Nike has courted controversy before. Or maybe you don't recall the sweatshops they have been accused of using since the 1970's to produce their shoes and sports paraphernalia. That one didn't work out so well. During the 1990's, they decided to spend a lot of money making sure that people didn't have to die to make their sneakers. These days, we are told that working for Nike in any capacity is a dream job. Some dreams are still better than others, and nobody is probably going to get Phil Knight rich by working in one of their factories, but at least the body count per shoe has come down a little bit. That didn't keep Jonah Peretti from trying to get a pair of personalized cross-trainers embroidered with the word "sweatshop." Reform doesn't always come with a sense of humor.
The corporate types at Nike got caught in some #metoo mischief as well. Being a purveyor of fitness wear for men and women becomes a little troublesome when the powers that be are less than empowering to their female employees.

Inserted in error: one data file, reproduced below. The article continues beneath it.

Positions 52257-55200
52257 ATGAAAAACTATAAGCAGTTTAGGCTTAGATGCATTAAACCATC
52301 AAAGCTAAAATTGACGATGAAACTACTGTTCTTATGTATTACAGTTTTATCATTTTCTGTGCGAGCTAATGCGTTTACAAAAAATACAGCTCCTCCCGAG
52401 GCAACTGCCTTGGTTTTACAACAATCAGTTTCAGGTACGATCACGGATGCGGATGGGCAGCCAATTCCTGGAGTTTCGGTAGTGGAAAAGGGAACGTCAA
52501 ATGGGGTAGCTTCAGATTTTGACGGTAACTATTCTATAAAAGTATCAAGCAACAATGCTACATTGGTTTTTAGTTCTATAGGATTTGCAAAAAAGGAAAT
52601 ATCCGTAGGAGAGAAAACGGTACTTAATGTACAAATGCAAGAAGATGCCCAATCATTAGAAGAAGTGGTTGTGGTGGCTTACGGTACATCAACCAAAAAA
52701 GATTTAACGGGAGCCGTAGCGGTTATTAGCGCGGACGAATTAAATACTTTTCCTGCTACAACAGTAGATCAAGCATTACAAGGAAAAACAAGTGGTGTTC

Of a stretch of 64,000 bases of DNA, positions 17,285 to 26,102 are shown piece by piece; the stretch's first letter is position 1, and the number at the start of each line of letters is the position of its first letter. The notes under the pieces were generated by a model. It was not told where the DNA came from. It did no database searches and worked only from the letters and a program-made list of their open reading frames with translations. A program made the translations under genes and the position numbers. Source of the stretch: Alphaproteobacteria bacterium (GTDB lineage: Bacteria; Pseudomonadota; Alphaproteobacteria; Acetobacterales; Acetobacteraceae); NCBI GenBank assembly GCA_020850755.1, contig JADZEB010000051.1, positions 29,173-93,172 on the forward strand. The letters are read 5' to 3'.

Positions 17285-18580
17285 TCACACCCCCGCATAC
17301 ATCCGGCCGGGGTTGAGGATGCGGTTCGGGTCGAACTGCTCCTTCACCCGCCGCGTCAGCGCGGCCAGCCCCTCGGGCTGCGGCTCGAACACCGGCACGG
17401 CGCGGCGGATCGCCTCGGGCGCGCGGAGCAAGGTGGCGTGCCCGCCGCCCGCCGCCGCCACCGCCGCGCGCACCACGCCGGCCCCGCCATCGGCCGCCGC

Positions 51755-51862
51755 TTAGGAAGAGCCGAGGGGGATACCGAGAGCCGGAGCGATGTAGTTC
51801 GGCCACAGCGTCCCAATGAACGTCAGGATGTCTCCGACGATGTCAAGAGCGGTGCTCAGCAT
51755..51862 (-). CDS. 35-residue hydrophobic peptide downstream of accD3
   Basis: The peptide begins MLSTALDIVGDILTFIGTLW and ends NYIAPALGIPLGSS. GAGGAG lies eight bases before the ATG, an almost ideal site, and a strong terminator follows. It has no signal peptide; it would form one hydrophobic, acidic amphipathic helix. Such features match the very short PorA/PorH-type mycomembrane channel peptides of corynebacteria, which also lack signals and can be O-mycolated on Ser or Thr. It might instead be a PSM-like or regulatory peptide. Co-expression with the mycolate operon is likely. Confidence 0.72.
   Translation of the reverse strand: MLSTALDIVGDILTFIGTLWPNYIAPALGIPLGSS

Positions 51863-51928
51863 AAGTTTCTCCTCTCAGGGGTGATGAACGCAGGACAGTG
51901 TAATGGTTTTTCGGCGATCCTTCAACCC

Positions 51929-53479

And still, there are billions of dollars to be make on tennis shoes. And running shoes. And lacrosse shoes. And so on. And you're going to need socks, right? Head on over to the Nike trough where all your athletic clothing needs can be met. Just don't stare too long at that advertisement bearing the likeness of Colin Kaepernick. The slogan reads, "“Believe in something, even if it means sacrificing everything.” It has been two full seasons since Colin has thrown a pass, but the NFL quarterback without a team was chosen by Nike to be their poster boy. The sacrifice he has made, it would seem, is playing professional football. His stated belief: "I am not going to stand up to show pride in a flag for a country that oppresses black people and people of color." The choice set off alarms in all the places you might expect. Tucker Carlson said, “This is an attack on the country. It’d be very different if he were protesting this politician or this policy, or this specific policy for this specific thing.” Well, Tuck, I hate to point this out, but I believe that's exactly what the man did. Nike chose to use his likeness as a way of connecting to that strength of commitment.
And yes, it is very likely that after an initial flurry of burning of sneakers and socks and foundation garments, the bottom line at Nike will survive.
And guess what? Everyone is talking about Nike again. There is not such thing as bad publicity. Or at least that is what advertising executives will tell you. Thanks, Don Draper.